We’ve been talking to many clients about inflation lately. They keep hearing about it on the news. It’s surprising how few—especially those under the age of 50—really know what inflation is and what it means to be in an inflated economy. More specifically, we like to help educate home buyers and homeowners about the effects of inflation on the real estate and mortgage markets.
What is Inflation?
In economic terms, inflation is a general rise on the price level of an economy over a period of time. As prices go up, the value of the dollar essentially goes down. Goods and services cost more and your money doesn’t go quite as far as it did before.
Inflation always goes up over time and isn’t always that noticeable. This is why many employers offer cost of living increases as part of annual raises. The raise isn’t just about rewarding you for a job well done. It is there to match inflation (at least to some extent) and help you afford the same lifestyle you did a year ago.
High Inflation Rates
However, there are times when the rate is accelerated. We’re in one of those times as the economy recovers from the pandemic. Some expert economists like those in the Federal Reserve are projecting an inflation rate of 2% or more in 2021. There is a lack of supply in some markets. Increased demand in others. In real estate, we are seeing both of these trends on extreme levels right now. Housing supply is extremely low while the demand from buyers is sky high. This is why home prices keep going up.
The good news is that mortgage rates are still at historically low levels—especially compared to where they were just 5 or 10 years ago. This has given buyers plenty of buying power because mortgage loans are cheaper to obtain. They’ve been able to keep up with the rising home prices for the time being.
How Does Inflation Affect Mortgage Rates?
Inflation generally leads to higher mortgage interest rates. History has shown that mortgage rates are higher on average during periods of high inflation compared to when the rate of inflation is relatively low. What is occurring today is that the Federal Reserve continues to purchase 10-year T-Bills, which are the underlying basis for mortgage rates. These purchases temper the effects of inflation on interest rates and keep them relatively low. Since we are not seeing a corresponding increase in interest rates (because the Federal Reserve is still believes the economy needs support), cheap money is still available to fund home purchases and keep demand high. Until we see interest rates increase, the housing market will continue to favor sellers.
Inflation and Standard of Living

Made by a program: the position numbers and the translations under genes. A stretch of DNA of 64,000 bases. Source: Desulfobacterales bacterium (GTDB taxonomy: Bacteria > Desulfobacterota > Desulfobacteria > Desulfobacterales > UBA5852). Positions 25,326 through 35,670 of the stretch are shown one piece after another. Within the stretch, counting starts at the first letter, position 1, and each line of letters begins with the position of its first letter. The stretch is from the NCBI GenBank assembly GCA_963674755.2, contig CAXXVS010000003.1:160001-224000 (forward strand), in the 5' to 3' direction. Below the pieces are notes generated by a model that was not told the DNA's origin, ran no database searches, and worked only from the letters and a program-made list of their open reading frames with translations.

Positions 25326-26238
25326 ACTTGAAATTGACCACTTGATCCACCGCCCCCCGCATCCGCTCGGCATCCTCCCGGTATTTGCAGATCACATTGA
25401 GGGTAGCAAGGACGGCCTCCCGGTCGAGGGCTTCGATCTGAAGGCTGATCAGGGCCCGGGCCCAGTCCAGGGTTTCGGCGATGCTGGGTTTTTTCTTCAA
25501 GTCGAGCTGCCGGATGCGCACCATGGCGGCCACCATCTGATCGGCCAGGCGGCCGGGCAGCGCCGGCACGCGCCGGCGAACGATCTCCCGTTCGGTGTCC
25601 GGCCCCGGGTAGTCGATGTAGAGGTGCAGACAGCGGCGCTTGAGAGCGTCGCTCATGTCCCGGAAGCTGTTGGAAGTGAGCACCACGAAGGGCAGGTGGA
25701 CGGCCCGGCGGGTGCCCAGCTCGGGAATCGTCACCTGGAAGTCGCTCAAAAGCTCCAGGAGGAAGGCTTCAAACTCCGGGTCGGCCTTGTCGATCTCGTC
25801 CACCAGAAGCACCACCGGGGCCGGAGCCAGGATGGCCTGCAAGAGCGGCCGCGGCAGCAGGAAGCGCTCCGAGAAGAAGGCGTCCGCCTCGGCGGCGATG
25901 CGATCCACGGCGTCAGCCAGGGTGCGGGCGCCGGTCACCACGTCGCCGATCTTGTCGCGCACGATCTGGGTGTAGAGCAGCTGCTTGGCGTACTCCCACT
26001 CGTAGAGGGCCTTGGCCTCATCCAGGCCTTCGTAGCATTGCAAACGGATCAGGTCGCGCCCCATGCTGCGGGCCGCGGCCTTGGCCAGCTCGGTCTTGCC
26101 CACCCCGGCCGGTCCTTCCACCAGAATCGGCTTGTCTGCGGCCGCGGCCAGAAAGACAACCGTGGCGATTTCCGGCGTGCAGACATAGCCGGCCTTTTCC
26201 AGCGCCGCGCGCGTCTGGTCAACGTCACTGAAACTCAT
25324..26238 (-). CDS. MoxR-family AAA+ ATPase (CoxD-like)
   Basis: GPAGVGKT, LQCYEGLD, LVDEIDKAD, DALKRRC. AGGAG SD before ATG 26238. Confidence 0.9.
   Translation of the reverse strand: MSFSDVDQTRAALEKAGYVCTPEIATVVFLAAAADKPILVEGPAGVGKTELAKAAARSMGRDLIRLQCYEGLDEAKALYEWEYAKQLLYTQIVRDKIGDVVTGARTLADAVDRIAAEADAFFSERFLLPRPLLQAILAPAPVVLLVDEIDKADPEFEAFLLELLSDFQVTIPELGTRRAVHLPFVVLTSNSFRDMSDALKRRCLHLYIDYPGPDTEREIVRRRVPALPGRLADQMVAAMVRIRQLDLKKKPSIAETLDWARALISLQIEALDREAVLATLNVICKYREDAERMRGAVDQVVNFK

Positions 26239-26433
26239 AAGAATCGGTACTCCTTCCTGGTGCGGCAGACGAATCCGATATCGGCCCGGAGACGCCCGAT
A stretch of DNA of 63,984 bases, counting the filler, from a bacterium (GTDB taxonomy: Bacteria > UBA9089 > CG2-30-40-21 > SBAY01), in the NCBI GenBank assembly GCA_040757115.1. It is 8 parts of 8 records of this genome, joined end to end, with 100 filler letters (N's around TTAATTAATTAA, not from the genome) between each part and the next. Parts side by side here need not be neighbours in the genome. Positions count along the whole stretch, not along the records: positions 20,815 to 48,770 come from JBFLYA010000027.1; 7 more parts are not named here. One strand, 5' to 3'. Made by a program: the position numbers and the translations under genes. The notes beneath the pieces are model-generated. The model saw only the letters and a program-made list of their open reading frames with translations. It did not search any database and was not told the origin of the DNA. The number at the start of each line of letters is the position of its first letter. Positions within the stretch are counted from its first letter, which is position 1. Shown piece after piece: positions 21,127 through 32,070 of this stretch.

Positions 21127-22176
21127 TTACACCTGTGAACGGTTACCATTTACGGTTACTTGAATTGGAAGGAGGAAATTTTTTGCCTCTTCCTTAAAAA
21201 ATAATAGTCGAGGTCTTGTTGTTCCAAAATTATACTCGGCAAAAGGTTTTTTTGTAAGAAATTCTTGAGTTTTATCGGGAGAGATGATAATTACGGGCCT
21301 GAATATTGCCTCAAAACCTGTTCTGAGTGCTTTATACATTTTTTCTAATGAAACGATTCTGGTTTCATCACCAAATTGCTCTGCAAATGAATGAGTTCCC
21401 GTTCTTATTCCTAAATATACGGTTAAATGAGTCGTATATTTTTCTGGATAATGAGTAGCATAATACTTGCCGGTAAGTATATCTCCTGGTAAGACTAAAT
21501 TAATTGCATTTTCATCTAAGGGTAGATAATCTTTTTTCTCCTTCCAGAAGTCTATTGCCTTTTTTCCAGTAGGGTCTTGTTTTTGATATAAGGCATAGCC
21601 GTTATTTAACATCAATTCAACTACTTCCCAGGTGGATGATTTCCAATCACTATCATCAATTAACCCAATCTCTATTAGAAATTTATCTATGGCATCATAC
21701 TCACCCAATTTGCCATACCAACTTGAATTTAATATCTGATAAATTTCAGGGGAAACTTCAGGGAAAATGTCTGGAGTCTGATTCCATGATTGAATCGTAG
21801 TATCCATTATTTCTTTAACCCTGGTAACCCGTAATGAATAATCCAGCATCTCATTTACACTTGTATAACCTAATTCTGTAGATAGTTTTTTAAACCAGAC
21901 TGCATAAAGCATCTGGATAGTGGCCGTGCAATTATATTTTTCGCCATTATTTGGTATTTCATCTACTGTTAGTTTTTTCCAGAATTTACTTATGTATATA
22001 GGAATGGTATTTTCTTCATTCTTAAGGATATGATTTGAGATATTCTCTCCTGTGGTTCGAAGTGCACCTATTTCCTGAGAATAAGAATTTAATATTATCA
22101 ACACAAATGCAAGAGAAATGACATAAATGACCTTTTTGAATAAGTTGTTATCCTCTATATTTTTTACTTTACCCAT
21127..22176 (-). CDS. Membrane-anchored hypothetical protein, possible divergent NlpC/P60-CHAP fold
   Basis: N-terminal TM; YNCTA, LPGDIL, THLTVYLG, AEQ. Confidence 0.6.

The other aspect of inflation to consider is that the cost of items often increases faster than wages. Suppliers raise the prices of their raw materials as their costs increase. Manufacturers pass these on to retailers and the end consumer. There is a delay between increased prices and when a person’s wages will increase. This is actually a regressive tax as those whose incomes are lower are paying a larger percentage of their income on basic needs. This leads to a reduced standard of living over time. In other words, it costs you more money to live at the same standard as before, or you reduce your standards as you cut back on items you can no longer afford.
There is currently a lot of cash in the economy chasing too few items. The question that cannot be answered right now is whether this is temporary as a result of coming out of COVID, or if it is more systemic. Temporary will mean that prices will level out and we will get back to more stable markets. Otherwise, we will experience an economy more akin to the 70s. Time will tell.
What is Your 2021 Real Estate Plan?
Whether you are buying or selling this year, you need to have a plan. Buyers need to be prepared with a mortgage pre-approval letter and aggressive, yet smart, purchase offers. Sellers still need to properly prepare, stage and market their homes to get the best offers. You can expect a fast sale, but you have to do what you can to attract more buyers and receive the best offers. Coca-Cola still costs more than generic soda at the supermarket. That’s because of good marketing and higher demand. If you put a junky house on the market, it won’t get top dollar. That’s a straight fact.
If you are planning to buy or sell a home in Southeastern Pennsylvania or Northern Delaware, contact The Cyr Team today to schedule a private, no-obligation real estate consultation. Let us help you get more prepared and make the most of your next move!